One of the signs from the Women’s March that most sticks in my mind was “I can’t believe I’m still protesting this shit.” It seemed to be a common refrain among the older women. Watching The Handmaid’s Tale, I can understand the sentiment more, because I can’t believe a novel written in 1985, itself a response to the backlash and the subsequent erosion of rights many women faced in the 80s, is still so damn relevant.
In the dystopian future of The Handmaid’s Tale miniseries adaptation, the United States has become a repressive, fundamentalist theocracy called Gilead. In this new world, women are valued only for their ability to bear children, and are no longer permitted to read, own property, or have jobs of their own. The government has responded to a drastically declining birth rate by forcing women who have proved themselves fertile are forced to serve as handmaids, or rather, concubines, to high-ranking officers, and give up any children they bear to be raised by them and their wives.
We see this new world through the eyes of one such woman, Offred (Elisabeth Moss) who is struggling to stay alive and sane, even as she is haunted by memories of her previous life, where she had a husband, child, and a life of her own. Much like many of us, she failed to realize just what the slow, steady accumulation of events was leading to until it was far too late, and a failed attempt to flee ended with her husband’s death and her young daughter being taken from her.
Her current state, where constant repression of mind, body, and soul naturally leads Offred to withdraw inside her own mind, where she is at least free to think as she pleases. It makes for great reading, but it’s not exactly cinematic. However, The Handmaid’s Tale does away with that problem thanks in part to camera work that allows us to share Offred’s fractured state of mind and the horror of her situation with angles and shots normally used in that genre. Because really, is there anything more frightening than such a cruelly realistic future that seems all too possible now? It also makes full use of Moss, with disturbingly intimate close-ups that allow us to feel every bit of her silent, yet passionate emotions as Offred’s heart breaks again and again.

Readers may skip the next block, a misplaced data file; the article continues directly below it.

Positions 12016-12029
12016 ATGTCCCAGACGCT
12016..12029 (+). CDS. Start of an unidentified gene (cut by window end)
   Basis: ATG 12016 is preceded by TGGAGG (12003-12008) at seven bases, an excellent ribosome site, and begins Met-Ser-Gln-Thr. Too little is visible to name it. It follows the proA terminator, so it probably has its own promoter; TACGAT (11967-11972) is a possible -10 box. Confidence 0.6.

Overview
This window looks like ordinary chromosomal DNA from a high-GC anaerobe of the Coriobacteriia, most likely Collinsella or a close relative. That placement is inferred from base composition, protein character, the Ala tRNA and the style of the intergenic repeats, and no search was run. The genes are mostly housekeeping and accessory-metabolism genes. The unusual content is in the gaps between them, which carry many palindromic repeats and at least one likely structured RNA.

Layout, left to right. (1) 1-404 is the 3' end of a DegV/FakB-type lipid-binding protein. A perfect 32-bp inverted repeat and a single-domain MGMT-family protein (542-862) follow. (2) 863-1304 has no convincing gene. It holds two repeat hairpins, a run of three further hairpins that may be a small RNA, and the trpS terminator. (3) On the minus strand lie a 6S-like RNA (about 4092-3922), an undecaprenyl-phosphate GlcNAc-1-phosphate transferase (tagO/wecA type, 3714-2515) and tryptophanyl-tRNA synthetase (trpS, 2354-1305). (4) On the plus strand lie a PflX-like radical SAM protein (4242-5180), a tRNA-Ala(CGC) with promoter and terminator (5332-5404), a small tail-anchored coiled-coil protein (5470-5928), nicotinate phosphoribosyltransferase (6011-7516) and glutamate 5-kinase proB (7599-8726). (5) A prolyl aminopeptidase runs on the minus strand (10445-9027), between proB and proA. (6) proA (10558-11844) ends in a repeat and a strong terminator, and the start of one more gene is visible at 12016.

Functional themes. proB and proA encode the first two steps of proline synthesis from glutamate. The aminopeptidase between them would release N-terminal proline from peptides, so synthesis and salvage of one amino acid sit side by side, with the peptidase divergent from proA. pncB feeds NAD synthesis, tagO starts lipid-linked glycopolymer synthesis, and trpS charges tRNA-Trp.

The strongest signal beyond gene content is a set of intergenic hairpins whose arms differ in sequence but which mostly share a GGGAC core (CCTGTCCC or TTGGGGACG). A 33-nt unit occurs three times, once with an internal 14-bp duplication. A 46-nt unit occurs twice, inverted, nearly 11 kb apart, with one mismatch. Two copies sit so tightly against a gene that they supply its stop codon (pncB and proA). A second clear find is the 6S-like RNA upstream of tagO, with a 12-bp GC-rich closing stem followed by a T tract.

Everything, from the costumes to the sets, to the stellar supporting cast that includes Joseph Fiennes, Alexis Bledel, Samira Wiley, and Max Minghella, all combine to serve as a warning of just how much we could lose. It makes The Handmaid’s Tale essential viewing not because it wants to give us hope in the midst of hopelessness, but because it wants us to show us the consequences of fanaticism and dehumanization. The only question is, can the rest of the miniseries keep building on the excellent foundation the first three episodes have constructed?